Craven Danger on the Run - Part Four
Driving his cab across the George Washington bridge into New Jersey, Sidney Green kept one eye on the road and one eye on FDR, his German Shepard.
It was a humid May morning and FDR had his head out the window, taking in the breeze, and, occasionally, snapping at a phantom bug.
“You know, FDR,” said Sidney. “I’m glad the war’s finally over. Because having a German Shepard while them Nazi’s was raisin’ hell over in Europe was not sittin’ too good with my neighbors in Brooklyn. But I know they’re startin’ to take a likin’ to ya. Especially Mrs. Horowitz. And she hates everyone. She even made you some home-made beef jerky.”
At the words ‘beef jerky’ FDR sat back on his haunches and looked over at Sidney.
“Ah, I knew that would get your attention,” said Sidney. “For a minute there I was afraid you was gonna fall out the window.”
Sidney reached into his brown paper lunch bag and pulled out a stick of jerky.
“Here ya go, boy,”
Sidney then reached in the bag and grabbed a liverwurst sandwich that was wrapped in wax paper.
“Hey, Sidney,” said Betty, seated in the back seat. “You wouldn’t happen to have another one a those liverwurst sandwiches with the spicy brown mustard that I love so much. Would ya?”
“I might,” said Sidney. “And how about yourself, Mr. Danger? Would you care to partake?”
“Nah,” said Craven. “Spicy brown mustard don’t settle too good on my nervous stomach. You wouldn’t have anything in a baloney with mayonnaise, would ya?”
“This is a taxi,” said Sidney. “Not a delicatessen. How about some beef jerky?”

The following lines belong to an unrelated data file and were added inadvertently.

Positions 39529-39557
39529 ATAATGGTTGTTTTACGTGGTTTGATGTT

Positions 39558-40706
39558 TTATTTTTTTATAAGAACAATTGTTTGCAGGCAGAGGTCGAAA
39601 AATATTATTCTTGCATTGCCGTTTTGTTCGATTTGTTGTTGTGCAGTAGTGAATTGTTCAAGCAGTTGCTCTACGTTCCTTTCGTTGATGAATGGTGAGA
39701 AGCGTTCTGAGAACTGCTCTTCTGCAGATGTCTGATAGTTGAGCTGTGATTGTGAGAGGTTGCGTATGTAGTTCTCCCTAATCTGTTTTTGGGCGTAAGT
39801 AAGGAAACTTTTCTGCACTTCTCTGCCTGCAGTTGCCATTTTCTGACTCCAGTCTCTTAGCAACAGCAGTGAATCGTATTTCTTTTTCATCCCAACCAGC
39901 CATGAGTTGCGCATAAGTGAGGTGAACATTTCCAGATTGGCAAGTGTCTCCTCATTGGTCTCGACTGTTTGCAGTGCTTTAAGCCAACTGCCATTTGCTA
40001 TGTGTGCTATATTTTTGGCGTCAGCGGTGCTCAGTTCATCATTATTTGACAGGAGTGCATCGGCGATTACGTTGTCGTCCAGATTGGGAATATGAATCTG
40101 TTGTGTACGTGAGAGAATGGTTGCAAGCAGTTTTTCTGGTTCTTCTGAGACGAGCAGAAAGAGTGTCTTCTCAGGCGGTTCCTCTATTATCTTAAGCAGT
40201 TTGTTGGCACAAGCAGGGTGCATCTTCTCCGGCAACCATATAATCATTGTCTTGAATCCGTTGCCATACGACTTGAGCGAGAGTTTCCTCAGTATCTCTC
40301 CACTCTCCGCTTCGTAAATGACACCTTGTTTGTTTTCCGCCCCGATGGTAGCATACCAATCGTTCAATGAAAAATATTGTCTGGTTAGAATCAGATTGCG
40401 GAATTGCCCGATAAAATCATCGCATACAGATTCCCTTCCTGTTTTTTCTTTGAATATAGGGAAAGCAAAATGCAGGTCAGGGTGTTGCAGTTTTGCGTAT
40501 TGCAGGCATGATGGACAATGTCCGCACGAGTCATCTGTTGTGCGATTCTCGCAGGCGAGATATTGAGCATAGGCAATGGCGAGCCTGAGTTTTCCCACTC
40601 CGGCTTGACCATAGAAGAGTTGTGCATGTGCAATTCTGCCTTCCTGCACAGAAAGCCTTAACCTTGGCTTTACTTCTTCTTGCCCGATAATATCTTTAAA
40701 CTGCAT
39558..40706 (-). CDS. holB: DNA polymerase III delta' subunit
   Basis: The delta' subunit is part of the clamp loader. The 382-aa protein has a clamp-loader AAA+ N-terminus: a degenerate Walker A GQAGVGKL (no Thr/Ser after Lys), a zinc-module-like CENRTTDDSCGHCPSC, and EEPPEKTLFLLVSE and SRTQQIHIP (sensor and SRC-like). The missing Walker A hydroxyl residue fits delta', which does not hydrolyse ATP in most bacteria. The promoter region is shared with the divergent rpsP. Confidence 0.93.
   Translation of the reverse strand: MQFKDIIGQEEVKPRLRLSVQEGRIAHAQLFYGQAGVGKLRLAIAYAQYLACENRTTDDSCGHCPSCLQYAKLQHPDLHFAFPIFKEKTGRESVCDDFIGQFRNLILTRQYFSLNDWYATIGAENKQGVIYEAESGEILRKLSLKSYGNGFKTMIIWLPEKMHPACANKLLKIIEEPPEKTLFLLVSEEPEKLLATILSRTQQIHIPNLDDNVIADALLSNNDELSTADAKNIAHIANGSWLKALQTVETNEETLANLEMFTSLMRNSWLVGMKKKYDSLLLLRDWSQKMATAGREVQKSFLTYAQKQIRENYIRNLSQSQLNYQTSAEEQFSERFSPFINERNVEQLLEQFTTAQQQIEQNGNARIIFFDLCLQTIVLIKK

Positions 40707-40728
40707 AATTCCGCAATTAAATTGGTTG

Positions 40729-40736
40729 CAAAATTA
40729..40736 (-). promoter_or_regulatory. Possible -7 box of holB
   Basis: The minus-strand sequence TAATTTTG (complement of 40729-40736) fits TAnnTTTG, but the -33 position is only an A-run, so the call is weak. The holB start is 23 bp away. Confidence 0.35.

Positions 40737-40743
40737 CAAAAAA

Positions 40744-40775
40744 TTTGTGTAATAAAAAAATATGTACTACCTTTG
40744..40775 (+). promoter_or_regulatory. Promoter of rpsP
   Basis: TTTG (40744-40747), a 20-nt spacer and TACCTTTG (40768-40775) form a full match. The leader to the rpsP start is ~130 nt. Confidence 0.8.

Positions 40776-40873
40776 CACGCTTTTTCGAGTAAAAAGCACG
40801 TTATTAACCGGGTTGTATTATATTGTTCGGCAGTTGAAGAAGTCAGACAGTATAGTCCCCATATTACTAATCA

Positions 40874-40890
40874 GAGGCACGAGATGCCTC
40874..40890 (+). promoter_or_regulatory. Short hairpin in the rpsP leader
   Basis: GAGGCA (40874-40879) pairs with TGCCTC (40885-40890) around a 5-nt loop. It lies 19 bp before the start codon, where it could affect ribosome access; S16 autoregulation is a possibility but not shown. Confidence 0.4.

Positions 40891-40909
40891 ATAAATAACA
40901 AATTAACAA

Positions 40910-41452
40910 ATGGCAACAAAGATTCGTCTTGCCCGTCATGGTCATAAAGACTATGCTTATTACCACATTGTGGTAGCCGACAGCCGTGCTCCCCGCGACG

“What’s with the face?" said Sidney. “If it’s good enough for FDR, it’s should be good enough for you.”
“I have sensitive teeth,” said Craven. “Are ya sure ya don’t have maybe a marshmallow or two floatin’ around in that bag.”
“No,” said Sidney. “But I think I might have a marshmallow floatin’ around in the backseat.”
“Hey!” said Craven. “You take that back!”
“Or what?” said Sidney. “You’ll cry all over my apholstery?”
”No,” said Craven. ”But I might just poke a hole in your inflatable hemmorrhoid pillow!”
”You leave my hemmorhoids alone!” said Sidney. ”They’re war wounds!I got ‘em from drivin‘ the captain all over Italy in that dang bumpy jeep a his. I don‘t think I was on my feet the entire war. And I didn‘t even get a purple heart out of the deal. But it‘s still a war wound, Mr. Danger! So you mind ya manners when talkin‘ to a wounded veteren!”
“Okay!” said Betty. “That’s enough from you two. Our exits up ahead. Pull over when ya see the first open field, Sidney. Then we line up some cans and do some shootin’. I’m gonna make a first rate marksman outta you if it kills me, Mr. Danger.”
“I’ve seen him shoot, Betty” said Sidney. “They might be puttin’ them exact words on your tombstone.”
“That ain’t funny, Sidney,” said Betty. “Not even close.”